Our daughter had always suffered from a curvature in her mid-back, but as she grew her scoliosis affected her whole spine, from her neck to her hips.
Six years had passed since the rash of surgeries on her eyes and her foot and her skull. The early crises had tested us but left us stronger. Gabriella now enjoyed attending Lakeview School. Her brother Alexander, long a favorite in the hallways, started Kindergarten. We accepted her limitations and embraced his possibilities. And we allowed ourselves to accept a sense of normalcy.
Even if she was increasingly cranky.
Gabriella often complained, but now it was continuous. Suffering from precocious puberty, her emotions became volatile. We lost our patience at times, until guilt set in. Then we’d baby her. She developed a pout, sticking out her lower lip whenever her feelings got hurt, and if we laughed, she would sob until we begged for forgiveness. But beneath the tragicomedy of the pout, something more insidious was at work.
Her body slumped because of her low muscle tone and we wondered if that caused her discomfort. Finally, her physical therapist at school suggested we have her tested for scoliosis.
Lisa brought her to the orthopedist for an evaluation. We had known this doctor since the week of Gabriella’s birth, and while we resented his early response to my question whether our daughter would ever walk (“some kids are just good sitters”), we had grown to like and respect him. He guided us through the challenges with her feet, casting them and operating on them. Now he monitored her ongoing progress with her AFOs, plastic braces she wore to keep her aligned from her knee to her toes.
The orthopedist ordered X-rays, but the prognosis was clear. Gabriella had scoliosis, and it was likely to get worse.
With trepidation, we watched the shape of our daughter’s back become more twisted. As had increasingly been the case, Lisa bore the brunt of the doctor appointments, and one evening I got home from work and she told me Gabriella needed a scoliosis brace. Similar to the AFOs, this orthotic device was like a chest-plate of medieval armor, only made of a hard plastic and molded to fit her torso. It was snug to her armpits and reached from her upper vertebrae to her hips, and we secured it with strips of Velcro that stretched across her ribs.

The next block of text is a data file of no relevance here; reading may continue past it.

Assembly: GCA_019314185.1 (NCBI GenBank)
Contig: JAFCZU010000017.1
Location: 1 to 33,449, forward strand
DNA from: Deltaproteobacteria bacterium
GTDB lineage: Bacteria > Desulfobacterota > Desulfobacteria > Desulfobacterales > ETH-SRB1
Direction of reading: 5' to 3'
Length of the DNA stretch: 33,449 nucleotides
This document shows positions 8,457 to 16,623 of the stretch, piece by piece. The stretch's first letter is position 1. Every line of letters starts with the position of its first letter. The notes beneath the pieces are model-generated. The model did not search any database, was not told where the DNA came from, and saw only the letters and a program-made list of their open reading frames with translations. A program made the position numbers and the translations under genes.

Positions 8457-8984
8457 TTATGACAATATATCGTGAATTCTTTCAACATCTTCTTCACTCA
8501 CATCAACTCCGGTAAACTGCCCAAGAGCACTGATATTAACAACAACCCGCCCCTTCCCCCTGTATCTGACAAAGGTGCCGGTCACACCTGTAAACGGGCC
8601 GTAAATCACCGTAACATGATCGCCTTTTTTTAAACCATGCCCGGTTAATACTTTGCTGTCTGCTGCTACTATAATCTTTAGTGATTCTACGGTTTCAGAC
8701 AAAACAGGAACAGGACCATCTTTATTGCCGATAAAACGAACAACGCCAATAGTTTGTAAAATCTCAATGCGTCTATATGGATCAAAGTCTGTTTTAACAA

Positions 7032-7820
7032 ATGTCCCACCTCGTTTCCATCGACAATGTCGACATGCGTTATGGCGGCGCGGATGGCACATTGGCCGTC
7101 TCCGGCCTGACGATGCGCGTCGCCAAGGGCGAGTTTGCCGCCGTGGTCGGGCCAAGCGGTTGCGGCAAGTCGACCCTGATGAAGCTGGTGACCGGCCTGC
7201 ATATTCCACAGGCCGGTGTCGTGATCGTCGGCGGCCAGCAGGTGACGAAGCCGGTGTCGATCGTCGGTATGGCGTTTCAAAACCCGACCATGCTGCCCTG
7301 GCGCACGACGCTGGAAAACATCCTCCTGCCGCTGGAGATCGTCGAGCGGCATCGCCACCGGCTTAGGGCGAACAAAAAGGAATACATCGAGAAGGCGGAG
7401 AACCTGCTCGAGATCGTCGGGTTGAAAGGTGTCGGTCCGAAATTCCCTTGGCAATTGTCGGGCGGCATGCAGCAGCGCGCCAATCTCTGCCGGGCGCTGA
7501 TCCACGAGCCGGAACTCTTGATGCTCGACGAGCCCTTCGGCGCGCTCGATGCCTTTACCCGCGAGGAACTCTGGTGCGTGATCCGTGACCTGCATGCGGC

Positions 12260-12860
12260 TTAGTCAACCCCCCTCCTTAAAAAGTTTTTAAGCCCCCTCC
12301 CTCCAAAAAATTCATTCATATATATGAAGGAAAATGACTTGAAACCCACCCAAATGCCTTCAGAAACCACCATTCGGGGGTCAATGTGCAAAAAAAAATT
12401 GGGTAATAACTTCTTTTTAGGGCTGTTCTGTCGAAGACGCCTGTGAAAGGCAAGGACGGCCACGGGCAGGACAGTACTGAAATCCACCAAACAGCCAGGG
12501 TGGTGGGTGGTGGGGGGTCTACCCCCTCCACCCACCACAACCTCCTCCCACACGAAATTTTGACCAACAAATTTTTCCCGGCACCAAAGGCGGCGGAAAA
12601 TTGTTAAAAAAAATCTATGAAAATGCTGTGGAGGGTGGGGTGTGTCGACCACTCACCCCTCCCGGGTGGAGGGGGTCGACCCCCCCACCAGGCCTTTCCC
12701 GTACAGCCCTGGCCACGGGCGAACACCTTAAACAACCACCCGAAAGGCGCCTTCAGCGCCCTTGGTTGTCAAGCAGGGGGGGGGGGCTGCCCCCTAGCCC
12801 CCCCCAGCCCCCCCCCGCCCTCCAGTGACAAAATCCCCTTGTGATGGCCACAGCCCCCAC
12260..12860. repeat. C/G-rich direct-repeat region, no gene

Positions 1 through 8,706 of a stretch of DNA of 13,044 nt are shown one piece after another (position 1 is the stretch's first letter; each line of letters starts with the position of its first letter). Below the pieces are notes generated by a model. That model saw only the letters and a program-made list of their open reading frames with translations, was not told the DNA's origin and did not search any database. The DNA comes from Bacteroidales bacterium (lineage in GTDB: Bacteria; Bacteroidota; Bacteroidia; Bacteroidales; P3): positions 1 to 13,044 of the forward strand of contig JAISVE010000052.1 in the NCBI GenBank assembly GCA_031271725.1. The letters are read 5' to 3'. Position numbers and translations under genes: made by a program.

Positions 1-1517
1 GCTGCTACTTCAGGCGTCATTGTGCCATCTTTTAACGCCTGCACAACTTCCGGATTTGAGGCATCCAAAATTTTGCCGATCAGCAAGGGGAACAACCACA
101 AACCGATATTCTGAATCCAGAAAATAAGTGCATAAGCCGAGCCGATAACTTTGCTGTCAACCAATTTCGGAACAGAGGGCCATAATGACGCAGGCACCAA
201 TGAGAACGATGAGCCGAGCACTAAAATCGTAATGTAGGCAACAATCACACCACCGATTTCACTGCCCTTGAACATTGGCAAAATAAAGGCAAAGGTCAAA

The purpose of the scoli brace was neither to reverse her curvature nor even to stop its progress, but only to slow its inexorable worsening. We knew what that meant.
We learned about spinal fusion, the procedure she would need. The titanium rod that would be inserted against her spine would correct her scoliosis, but it would also limit future growth. As a result, the orthopedist hoped to put off surgery as long as possible.
In the meantime, Gabriella expressed her displeasure when we fitted her into her new plastic turtle-shell whenever we got her out of bed. The brace made her a little harder to lift and fit into her adapted stroller. It took a while, but she became used to it and her complaining lessened. But her discomfort lingered.
Time passed. As with the AFOs for her feet, with growth we replaced the scoliosis brace with a larger version refitted to her changing back. The orthopedist raised the prospect of spinal surgery during regular visits. While the shadow loomed, we seemed able to delay it, at least for now.
At last, Lisa asked me to join her for her next appointment. He sat with his hands folded, his voice calm, and told us we had to act. If we waited much longer, one surgery would become two. First, they would enter through her back to do the normal spinal fusion, but within days they would do another, cutting through the front. I remember a fog seeping into my brain. After six years free of surgical prep and ORs and waiting rooms and general anesthesia, we faced the most invasive operation of our daughter’s life. Gabriella was older, too, and I pictured her pouting and crying. But delaying it any further would necessitate a second procedure, otherwise unnecessary.
We chose the obvious option. And we prepared ourselves once more for surgery.